Are we capable of maintaining personnel protective equipment (PPE) ourselves? Of course you can. How much of it depends on the extent of the work to be done, how much knowledge, and training you have on the requirements of NFPA 1851 Standard on Selection, Care, and Maintenance of Protective Ensembles for Structural Fire Fighting and Proximity Fire Fighting, 2008 Edition.
If your PPE has been routinely cared for in the past, chances are you can do most of the work yourself. However, if you have unmaintained PPE with extensive repair, the more likely it is that you'll need either your PPE manufacturer or manufacturer trained and documented independent service provider (ISP) help to see you through it.
The biggest mistake made is attempting to maintain PPE without receipt of documented training from your manufacturer, properly planning ahead, and knowing whether or not you have the ability to handle the project properly.
Consult With Your PPE Manufacturer
NFPA 1851 requires organizations to consult with their PPE manufacturer to receive documented training for proper cleaning and care of their products. Your PPE manufacturer will be able to provide you with step-by-step cleaning, inspection, and repair requirements by element. Note: If your department has a variety of manufacturers you will have to receive training from each one.
Cleaning - Ask your PPE manufacturer what kind of equipment and equipment specifications is required to properly conduct routine, advanced and specialized cleaning on their products. Your PPE manufacturer should also be able to provide you with step-by-step guidelines, by element that you can incorporate into your standard operating procedures (SOPs).
Inspection - Ask your PPE manufacturer what kind of equipment and equipment specifications is required to properly conduct routine and advanced inspection on their products. Your PPE manufacturer should also be able to provide you with step-by-step guidelines, inspection forms, and checklists by element that you can incorporate into your SOPs.
Repair - Ask your PPE manufacturer what kind of equipment and equipment specifications is required to properly conduct basic repair (all elements) and advanced garment repair for their products. Your PPE manufacturer should also be able to provide you with step-by-step guidelines by element you can incorporate into your SOPs.
Record keeping - Advanced cleaning, inspection, and all repairs must be documented. What form of recordkeeping does your PPE manufacturer recommend your department utilize? If your department elects to utilize an ISP, does your PPE manufacturer support the ISP to ensure your records are made accessible to your department?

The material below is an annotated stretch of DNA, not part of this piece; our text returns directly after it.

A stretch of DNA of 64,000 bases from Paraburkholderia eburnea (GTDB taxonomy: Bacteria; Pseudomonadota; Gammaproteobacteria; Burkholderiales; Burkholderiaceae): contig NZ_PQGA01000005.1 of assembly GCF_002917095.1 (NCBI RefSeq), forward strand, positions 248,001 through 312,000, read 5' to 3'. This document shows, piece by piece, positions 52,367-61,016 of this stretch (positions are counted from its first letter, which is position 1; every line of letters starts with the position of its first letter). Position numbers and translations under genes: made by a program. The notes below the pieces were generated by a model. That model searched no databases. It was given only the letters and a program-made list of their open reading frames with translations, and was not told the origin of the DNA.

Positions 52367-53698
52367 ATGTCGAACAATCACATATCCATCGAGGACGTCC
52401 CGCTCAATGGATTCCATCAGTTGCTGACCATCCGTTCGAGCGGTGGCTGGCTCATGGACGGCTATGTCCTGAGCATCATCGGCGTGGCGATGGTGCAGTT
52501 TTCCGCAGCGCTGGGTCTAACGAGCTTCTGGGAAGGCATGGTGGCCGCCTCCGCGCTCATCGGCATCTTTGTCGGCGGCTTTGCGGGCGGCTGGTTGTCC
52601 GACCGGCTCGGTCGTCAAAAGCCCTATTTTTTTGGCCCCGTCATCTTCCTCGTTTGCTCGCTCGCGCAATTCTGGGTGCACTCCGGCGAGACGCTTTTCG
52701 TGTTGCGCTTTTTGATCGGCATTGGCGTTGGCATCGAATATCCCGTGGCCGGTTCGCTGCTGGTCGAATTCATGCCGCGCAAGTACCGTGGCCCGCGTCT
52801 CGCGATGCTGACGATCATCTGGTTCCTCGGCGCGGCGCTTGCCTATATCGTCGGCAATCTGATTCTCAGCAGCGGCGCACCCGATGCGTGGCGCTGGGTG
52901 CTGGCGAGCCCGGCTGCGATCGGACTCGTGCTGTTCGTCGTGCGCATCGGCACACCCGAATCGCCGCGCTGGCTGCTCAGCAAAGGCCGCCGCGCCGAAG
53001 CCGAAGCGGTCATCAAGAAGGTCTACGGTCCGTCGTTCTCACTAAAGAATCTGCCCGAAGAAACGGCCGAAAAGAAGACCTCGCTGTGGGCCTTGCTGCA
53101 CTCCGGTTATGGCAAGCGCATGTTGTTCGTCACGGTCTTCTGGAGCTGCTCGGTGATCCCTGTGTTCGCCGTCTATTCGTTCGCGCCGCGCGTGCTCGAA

Of course, many fire departments decide to tackle PPE maintenance to save money. Utilizing ISPs can be quite high in cost, so if you have the right skills and training you can save money in the long run. If, however, you realize an ISP will get the task done faster than you (and achieve a better result) forking over a little more cash may save you trouble and make the endeavor easier overall.
A great compromise is to take advantage of both worlds. Contract an ISP for the really difficult grunt work that requires special expertise. For instance, many fire departments have washing machines, so it makes sense to leave this type of maintenance for the department. Allow the ISP to handle diesel fuel specialized cleaning.
Be honest with yourself from the beginning - for advanced inspection and repair, utilizing an ISP may be your best bet. For advanced cleaning and basic repair (i.e. snap replacement), providing this service in-house might be the smartest choice. It really all depends on your abilities and the difficulty of the task at hand. The amount of time and resources you can commit to a project is also something to take into consideration.
In the end, the final decision rests in your hands, and depends on fire department circumstances and financial position.
BRIAN MARENCO is the Cleaning & Care Program Manager for Total Fire Group by Honeywell. He has 13 years of experience in cleaning, care, and tracking of personnel protective equipment. Brian is responsible for coordinating NFPA 1851 training for organizations and independent service providers who wear or service Total Fire Group by Honeywell products. Brian can be contacted directly at email@example.com.